Well, it was bound to happen sooner or later. I’ve absolutely adored Strange New Worlds this season, and while it hasn’t been perfect, it’s been fun, and I was willing to forgive such indulgences as the dress-up episode and the space-pirate episode because they were enjoyable. Maybe they were cheesy, but the day was carried by how much fun the cast and production staff had with the dopey tropes.
This week, though, the tropes are all tired, the clichés are irritating as hell, and we lose more than one character.
This is the first episode of SNW I’ve actively disliked, and while I freely admit that a big part of it is an issue that I especially have with how death is treated in dramatic fiction, that’s not the only problem.
But let’s start there!
The main story here involves Enterprise answering a distress call to a planet that’s basically a communications dead zone. But they’re already en route to Deep Space Station K-7 (a station we saw in the original series’ “The Trouble with Tribbles” and DS9’s “Trials and Tribble-ations” and which has been mentioned a few times on Discovery) to deliver needed supplies, so they drop off a couple of shuttles with a big-ass landing party and Enterprise buggers off to K-7.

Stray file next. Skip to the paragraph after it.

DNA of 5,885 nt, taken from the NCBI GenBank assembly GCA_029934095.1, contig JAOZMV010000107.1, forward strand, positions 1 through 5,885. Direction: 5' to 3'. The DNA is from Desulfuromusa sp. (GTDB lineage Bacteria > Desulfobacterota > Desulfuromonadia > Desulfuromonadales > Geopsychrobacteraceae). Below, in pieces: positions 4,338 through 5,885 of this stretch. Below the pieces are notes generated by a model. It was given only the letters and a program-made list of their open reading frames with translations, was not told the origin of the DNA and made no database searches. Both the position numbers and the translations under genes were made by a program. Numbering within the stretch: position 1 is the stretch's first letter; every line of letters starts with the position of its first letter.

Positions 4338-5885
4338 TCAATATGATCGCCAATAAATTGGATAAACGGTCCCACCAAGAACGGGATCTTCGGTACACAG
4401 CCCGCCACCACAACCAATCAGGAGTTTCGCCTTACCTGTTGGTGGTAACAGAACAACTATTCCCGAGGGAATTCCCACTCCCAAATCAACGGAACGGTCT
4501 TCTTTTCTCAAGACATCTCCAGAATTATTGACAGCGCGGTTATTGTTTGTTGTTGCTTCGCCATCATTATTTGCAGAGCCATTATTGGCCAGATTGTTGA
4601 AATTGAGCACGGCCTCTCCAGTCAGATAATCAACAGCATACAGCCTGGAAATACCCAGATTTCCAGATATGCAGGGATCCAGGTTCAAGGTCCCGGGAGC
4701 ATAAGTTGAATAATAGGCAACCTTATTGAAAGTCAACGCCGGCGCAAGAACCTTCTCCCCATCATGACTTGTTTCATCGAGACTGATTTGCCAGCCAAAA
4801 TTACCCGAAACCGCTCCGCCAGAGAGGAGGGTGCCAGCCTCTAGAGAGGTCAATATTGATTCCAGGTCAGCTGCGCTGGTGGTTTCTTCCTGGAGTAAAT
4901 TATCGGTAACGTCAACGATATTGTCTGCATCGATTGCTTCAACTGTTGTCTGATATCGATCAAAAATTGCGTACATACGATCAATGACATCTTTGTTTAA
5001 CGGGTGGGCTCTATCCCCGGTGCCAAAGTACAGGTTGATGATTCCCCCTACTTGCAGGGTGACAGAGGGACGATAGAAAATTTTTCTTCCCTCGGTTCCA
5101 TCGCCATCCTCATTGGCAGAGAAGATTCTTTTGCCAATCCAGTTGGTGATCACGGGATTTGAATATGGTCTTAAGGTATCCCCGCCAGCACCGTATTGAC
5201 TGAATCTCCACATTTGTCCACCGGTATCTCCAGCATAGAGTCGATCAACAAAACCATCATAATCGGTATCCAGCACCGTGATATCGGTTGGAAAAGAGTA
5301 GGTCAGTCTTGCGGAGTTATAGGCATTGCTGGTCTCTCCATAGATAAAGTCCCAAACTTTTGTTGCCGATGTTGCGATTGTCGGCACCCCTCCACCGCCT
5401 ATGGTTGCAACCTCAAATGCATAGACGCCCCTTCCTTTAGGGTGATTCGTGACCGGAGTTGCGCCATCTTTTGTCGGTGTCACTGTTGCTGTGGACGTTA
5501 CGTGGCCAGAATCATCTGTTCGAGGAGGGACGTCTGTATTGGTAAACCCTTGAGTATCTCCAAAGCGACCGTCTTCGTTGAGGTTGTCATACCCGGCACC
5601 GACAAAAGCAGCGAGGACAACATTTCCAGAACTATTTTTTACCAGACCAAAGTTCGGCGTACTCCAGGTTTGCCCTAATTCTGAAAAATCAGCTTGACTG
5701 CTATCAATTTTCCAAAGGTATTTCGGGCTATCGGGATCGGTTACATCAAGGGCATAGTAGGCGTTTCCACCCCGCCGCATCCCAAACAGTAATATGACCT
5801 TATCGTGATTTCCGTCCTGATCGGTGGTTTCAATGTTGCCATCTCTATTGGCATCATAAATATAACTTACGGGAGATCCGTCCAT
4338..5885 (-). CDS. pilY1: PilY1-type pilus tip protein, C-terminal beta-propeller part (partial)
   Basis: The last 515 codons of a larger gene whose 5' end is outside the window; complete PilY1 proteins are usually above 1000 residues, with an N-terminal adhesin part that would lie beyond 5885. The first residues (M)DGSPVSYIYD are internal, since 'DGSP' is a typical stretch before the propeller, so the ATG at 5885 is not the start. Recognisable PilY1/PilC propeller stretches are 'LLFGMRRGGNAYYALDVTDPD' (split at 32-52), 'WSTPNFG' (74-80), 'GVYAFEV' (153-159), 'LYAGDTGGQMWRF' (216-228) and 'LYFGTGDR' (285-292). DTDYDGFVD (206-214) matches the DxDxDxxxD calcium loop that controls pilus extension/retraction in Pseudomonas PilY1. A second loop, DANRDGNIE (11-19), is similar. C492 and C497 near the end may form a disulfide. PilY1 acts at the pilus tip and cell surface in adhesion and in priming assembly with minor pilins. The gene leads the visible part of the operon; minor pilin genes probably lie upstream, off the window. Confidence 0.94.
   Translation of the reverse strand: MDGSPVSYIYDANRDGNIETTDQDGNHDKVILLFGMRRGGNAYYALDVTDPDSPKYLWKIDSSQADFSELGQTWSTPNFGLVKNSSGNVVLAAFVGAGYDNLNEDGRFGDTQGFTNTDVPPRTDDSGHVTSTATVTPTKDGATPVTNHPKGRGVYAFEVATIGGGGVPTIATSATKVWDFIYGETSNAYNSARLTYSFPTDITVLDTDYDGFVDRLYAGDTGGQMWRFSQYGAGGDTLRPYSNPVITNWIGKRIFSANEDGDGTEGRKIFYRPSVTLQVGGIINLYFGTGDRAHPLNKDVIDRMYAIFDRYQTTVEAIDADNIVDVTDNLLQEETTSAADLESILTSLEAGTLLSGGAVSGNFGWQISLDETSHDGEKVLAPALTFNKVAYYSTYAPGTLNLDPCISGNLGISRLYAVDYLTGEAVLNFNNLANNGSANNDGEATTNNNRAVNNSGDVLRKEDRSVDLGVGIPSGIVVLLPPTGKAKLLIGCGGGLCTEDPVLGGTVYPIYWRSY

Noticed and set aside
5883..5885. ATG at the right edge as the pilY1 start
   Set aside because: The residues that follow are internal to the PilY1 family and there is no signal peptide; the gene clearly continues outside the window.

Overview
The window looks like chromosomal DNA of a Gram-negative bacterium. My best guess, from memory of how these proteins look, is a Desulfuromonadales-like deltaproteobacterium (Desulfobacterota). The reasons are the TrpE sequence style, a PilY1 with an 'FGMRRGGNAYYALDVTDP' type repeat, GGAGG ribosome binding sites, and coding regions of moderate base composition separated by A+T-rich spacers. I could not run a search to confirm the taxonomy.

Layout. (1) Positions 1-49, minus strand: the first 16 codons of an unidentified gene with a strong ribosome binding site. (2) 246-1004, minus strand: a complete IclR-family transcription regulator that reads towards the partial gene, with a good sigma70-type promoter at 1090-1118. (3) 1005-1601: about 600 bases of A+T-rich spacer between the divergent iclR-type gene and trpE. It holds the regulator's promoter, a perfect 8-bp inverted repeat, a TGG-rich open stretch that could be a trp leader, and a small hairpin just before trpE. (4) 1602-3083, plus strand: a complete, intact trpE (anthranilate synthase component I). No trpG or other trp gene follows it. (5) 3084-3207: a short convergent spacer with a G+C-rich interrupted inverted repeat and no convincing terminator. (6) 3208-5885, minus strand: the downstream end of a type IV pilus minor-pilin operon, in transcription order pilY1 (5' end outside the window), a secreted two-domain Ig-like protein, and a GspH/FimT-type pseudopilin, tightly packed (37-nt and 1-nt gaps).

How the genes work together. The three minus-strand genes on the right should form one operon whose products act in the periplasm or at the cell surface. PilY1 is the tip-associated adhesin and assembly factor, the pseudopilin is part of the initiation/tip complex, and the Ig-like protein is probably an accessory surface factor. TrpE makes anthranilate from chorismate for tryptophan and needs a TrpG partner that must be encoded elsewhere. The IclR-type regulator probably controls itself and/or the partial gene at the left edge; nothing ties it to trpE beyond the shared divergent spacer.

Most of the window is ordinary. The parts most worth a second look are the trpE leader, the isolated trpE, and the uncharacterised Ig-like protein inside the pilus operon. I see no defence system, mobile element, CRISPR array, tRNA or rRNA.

Prior to this, Pike holds a party for two of the cadets whose field study is coming to an end: Uhura and Chia. In addition, Ensign Duke is promoted to lieutenant. Because Pike is fabulous, he holds the party in his quarters and cooked for it. (La’An misses the party itself, as she had a therapy session, and when she shows up for the post-party mission briefing, she keeps going back and forth between talking about the mission and waxing rhapsodic about how awesome the omelette is. I love that Pike is a foodie and is turning his crew into foodies, also. Though the best part is when Pike puts the apron on a very nonplussed Spock and tells him to finish doing the dishes…)
Pike decides to lead the landing party himself, and makes it a last hurrah for the two cadets and the first mission for Duke as a lieutenant.
All together, we have ten people on this landing party: Pike, La’An, Spock, M’Benga, Chapel, Hemmer, Kirk, Duke, Uhura, and Chia. So we’ve got six characters who we know survive at least to the original series seven years hence, two opening-credits regulars, and two guest stars who’ve never been mentioned before, one of whom just got promoted, and the other of whom is about to transfer back to Earth.
Guess who are the first two people killed. C’mon, guess!
There are no life signs on the crashed ship, and it quickly becomes clear that two of the three passengers they rescued—a human girl named Oriana, a never-named Orion, and an unknown alien, whom Oriana has nicknamed “Buckley”—are carrying Gorn eggs. The Orion’s hatched before Enterprise showed up and wiped out the crew, and the ones in Buckley hatch and kill Chia immediately and Duke a few minutes later.